Wolfgang Fischer
Technical University Vienna

The Parliament as a building type contributes worldwide to national self-representation and self-perception through its symbolic effect. It is almost a matter of course that parliament buildings present themselves with a very strong monumentality, to be expressed by size, staging and architectural style. Politics, and particularly democracy, is changing. At present, these changes are most noticeable in western countries, due to growing mistrust towards politicians, the increasing popularity of populist parties and a general disenchantment with politics.

The dismissive character of a monument, and especially a monument of national identity, might be part of the problem. For instead of transparency or closeness to the people, it is rather motifs such as pathos and reverence that can be attributed to those monuments. There are attempts to give parliaments an architectural interpretation of their basic democratic ideas. The question is, however, whether it is sufficient, for example, to grant a limited number of visitors access to a glass dome?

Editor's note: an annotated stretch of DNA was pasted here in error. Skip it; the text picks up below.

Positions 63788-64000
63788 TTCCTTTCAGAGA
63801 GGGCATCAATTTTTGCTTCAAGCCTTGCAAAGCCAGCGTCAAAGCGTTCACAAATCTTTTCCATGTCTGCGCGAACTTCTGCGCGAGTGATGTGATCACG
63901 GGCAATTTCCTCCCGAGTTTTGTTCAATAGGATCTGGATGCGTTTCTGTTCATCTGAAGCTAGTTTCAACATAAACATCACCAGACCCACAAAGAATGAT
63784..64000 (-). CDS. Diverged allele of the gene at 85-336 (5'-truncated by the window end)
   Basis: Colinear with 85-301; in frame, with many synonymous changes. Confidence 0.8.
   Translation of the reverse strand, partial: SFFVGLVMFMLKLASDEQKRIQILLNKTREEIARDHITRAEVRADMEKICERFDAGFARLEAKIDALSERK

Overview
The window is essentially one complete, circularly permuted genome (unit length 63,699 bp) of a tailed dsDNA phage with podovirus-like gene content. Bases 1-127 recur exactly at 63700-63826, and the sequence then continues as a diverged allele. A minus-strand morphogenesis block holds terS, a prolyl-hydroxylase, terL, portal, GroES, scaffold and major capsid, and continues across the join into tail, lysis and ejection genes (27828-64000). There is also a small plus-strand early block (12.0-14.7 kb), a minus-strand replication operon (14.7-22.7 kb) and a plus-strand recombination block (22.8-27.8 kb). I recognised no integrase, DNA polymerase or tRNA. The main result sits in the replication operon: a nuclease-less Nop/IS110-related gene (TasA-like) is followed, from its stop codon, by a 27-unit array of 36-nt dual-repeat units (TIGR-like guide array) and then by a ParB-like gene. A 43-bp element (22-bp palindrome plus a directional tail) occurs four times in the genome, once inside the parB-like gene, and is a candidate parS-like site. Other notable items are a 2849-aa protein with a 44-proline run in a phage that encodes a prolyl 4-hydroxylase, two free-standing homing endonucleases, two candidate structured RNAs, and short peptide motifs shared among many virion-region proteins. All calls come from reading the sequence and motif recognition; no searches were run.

This work attempts to question the current situation architecturally and propose an alternative approach. The Middle East is testing ground for this thought experiment. There is hardly any other place in the world where politics manifests itself more in buildings than in Israel, Gaza or the West Bank.

However, an area shaped by instability, destruction and conflict-ridden buildings can also be an ideal environment for imagination and vision. The current situation in the region is clouding optimism about the future. The likelihood of a lasting status quo is very high given the conditions set by both sides. Understandably, there is a lack of idealism in the debate about the future of Israel and Palestine. Yet belief in the ideal only becomes possible by fading out realism. Rather, it is about a visionary idea, a utopia that probably will never come true.

This work is based on the demand for more idealism. It is about understanding the conflict in the Middle East as a chance and conceiving new forms of democracy and its structural formulations for a state after apartheid, whatever the name of this state may be. It should be a search for other types of society. Models that are different from anything we have seen before.

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